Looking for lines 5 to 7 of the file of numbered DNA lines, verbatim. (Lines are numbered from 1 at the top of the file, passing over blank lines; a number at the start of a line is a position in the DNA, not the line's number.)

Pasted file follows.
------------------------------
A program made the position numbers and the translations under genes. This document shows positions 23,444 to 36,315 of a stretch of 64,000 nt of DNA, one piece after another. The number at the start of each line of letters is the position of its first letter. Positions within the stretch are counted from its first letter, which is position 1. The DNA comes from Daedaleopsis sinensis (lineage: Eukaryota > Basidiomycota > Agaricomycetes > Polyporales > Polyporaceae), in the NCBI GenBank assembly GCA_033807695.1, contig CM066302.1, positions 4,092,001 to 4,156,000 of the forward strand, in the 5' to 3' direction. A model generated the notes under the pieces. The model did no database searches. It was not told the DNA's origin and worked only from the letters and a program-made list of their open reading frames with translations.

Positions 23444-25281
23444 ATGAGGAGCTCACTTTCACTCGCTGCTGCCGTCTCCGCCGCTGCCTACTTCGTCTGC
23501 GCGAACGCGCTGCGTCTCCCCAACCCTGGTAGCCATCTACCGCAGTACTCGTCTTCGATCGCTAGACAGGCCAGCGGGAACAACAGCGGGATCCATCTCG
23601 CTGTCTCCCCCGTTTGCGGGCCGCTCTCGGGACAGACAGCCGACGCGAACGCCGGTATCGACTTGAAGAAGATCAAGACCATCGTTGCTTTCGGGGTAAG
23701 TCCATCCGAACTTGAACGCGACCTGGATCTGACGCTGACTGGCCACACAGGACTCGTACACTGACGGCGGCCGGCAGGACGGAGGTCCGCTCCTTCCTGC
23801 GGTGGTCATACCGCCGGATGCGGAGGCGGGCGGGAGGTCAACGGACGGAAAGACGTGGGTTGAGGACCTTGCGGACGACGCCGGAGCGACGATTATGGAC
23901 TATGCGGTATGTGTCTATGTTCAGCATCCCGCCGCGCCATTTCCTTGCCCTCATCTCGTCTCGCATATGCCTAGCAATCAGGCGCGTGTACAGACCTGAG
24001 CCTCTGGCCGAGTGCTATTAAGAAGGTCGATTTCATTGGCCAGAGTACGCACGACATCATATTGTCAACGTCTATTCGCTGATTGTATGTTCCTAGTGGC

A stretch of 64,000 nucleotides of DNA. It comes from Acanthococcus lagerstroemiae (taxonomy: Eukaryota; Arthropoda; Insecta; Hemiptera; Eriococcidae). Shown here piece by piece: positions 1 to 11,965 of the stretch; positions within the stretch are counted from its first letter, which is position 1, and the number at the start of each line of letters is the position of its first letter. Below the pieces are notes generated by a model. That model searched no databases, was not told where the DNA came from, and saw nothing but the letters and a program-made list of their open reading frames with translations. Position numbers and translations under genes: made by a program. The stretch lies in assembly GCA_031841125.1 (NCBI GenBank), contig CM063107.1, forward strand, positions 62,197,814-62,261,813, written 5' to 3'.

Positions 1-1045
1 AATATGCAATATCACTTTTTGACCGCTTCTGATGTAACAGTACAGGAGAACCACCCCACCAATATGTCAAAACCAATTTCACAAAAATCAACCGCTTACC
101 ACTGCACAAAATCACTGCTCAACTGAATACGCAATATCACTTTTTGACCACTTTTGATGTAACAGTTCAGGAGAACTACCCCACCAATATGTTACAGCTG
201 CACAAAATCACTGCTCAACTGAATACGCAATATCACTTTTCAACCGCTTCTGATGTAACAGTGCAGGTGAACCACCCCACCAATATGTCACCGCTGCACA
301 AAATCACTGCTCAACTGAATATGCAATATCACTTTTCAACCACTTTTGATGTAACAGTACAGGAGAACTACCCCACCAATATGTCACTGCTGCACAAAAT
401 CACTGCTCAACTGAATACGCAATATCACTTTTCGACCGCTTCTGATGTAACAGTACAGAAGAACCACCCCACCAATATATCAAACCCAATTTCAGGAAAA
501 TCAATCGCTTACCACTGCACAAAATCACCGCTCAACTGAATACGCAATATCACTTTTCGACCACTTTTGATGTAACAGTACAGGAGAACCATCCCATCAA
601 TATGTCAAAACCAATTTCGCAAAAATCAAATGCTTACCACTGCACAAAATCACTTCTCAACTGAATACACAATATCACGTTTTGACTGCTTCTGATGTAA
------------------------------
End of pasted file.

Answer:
23601 CTGTCTCCCCCGTTTGCGGGCCGCTCTCGGGACAGACAGCCGACGCGAACGCCGGTATCGACTTGAAGAAGATCAAGACCATCGTTGCTTTCGGGGTAAG
23701 TCCATCCGAACTTGAACGCGACCTGGATCTGACGCTGACTGGCCACACAGGACTCGTACACTGACGGCGGCCGGCAGGACGGAGGTCCGCTCCTTCCTGC
23801 GGTGGTCATACCGCCGGATGCGGAGGCGGGCGGGAGGTCAACGGACGGAAAGACGTGGGTTGAGGACCTTGCGGACGACGCCGGAGCGACGATTATGGAC